An army of 10,000 medics and volunteers has reportedly been drafted in to help deliver Britain’s second Covid inoculation, with the first jabs expected to be administered in days.
Regulators could approve the Oxford/AstraZeneca vaccine on Monday, with Downing Street having already bought 100 million doses in anticipation of a reported January 4 roll out.
It comes after the British-Swedish pharmaceutical firm’s boss raised hopes it is more effective than first thought amid the rapid spread of a new mutated strain of Covid-19.
Millions more people across England have been warned they may be thrust into Tier 4 restrictions in a desperate bid to control the variant.
On Christmas Eve, the Department of Health and Social Care said more than 600,000 people had received their first dose of the Pfizer/BioNTech vaccine.
But with new infections averaging more than 30,000 a day in Britain, rolling out the Oxford vaccine is considered crucial – in part because, unlike the Pfizer alternative, it doesn’t need to be stored at -70C.
A source told the Daily Telegraph: “Tens of thousands of vaccinators and support staff have been recruited.
“At the moment, we are operationalising everything for the 4 January for the first Oxford/AstraZeneca jabs in arms.”
The newspaper added it understands mass vaccination centres are being primed.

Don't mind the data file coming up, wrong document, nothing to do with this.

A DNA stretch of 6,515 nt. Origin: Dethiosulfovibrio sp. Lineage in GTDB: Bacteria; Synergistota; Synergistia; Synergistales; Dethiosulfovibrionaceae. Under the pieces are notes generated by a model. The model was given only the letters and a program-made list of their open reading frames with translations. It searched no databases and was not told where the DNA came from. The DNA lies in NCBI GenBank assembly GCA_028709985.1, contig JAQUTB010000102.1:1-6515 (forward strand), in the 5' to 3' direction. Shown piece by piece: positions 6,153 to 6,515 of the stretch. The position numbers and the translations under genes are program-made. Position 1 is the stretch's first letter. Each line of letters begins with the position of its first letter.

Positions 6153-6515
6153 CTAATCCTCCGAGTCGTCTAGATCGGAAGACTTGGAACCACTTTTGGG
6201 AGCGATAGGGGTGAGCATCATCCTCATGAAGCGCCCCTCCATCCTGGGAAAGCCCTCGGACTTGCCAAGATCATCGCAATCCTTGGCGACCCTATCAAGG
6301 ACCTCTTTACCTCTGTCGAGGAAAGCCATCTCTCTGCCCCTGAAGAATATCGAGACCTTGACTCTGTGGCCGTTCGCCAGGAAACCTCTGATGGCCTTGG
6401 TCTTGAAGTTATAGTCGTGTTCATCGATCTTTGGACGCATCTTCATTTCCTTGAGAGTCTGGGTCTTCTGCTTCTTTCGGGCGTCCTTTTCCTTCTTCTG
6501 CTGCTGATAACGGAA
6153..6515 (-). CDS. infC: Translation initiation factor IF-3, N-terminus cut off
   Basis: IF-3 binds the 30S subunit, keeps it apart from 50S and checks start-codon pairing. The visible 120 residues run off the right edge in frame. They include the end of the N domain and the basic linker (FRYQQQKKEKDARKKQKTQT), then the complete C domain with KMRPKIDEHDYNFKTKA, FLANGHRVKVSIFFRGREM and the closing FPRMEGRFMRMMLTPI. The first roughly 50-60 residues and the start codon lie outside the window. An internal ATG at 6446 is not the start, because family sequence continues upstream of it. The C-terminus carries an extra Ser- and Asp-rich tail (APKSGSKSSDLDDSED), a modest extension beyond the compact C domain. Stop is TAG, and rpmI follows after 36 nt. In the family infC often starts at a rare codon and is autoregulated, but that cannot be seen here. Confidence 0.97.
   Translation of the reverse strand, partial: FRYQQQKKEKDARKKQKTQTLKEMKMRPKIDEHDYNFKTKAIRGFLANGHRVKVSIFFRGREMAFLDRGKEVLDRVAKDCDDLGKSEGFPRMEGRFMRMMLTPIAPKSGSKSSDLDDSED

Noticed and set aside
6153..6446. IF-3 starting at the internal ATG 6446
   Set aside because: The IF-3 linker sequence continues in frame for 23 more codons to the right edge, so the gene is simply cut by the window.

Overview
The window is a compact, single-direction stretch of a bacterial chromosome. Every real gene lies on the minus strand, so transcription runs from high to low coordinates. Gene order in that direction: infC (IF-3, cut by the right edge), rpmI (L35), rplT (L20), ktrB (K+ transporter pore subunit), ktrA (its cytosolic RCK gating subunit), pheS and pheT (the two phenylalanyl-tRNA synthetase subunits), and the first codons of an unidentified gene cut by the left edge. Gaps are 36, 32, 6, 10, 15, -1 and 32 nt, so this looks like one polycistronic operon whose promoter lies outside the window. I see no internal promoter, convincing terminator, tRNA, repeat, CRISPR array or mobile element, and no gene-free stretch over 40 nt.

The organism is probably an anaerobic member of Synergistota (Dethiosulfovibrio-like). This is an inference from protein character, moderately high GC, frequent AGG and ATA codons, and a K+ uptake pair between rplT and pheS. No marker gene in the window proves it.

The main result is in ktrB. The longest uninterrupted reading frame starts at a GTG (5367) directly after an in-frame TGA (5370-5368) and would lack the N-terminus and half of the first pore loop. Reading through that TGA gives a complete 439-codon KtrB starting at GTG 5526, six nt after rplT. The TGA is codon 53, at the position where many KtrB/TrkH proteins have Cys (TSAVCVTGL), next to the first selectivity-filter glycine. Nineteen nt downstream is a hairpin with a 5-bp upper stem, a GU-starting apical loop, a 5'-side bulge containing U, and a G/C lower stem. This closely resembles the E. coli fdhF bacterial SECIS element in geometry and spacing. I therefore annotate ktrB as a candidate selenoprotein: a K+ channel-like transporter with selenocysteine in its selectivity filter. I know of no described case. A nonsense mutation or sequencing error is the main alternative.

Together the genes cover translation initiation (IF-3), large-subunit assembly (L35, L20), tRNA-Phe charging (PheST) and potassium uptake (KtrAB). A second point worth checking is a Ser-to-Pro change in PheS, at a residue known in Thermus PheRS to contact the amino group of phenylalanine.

Meanwhile, AstraZeneca chief Pascal Soriot told the Sunday Times he believed researchers had found the “winning formula” using two doses and promised to publish the results.
The claim will come as some relief as cases of the new highly infectious variant of coronavirus, which was first detected in the UK, have been identified in more than a dozen countries with the latest reported in Norway, Madeira and Jordan.
And Chancellor Rishi Sunak praised vaccination efforts so far, telling the Mail on Sunday: “There will be tough days and months ahead, but there are reasons to look ahead to a brighter future and what 2021 promises.
“The early roll-out of vaccines – and the incredible work of our scientists and NHS – means we can now see light at the end of the tunnel with this pandemic.”
But medical unions and Labour criticised the Government’s handling of the programme, which they said had not made enough progress in care homes.
Nadra Ahmed, chairman of the National Care Association, told the Sunday Mirror the Pfizer/BioNTech roll out was going to be “difficult” but added: “It’s another case of the massive over-promise on something that just cannot be delivered. It’s constant.”
And Labour shadow health secretary Jonathan Ashworth said there was a “race against time” to vaccinate enough people as he urged the Government to avoid what he said were “the same mistakes again” in being “too slow” to protect care home residents – a veiled reference to PPE and hospital discharges.
The current roll-out in care homes has been limited to seven areas, according to the Department of Health.
It added larger care homes with 50 to 70 beds would be prioritised first, with around 2,900 care homes of this size in England.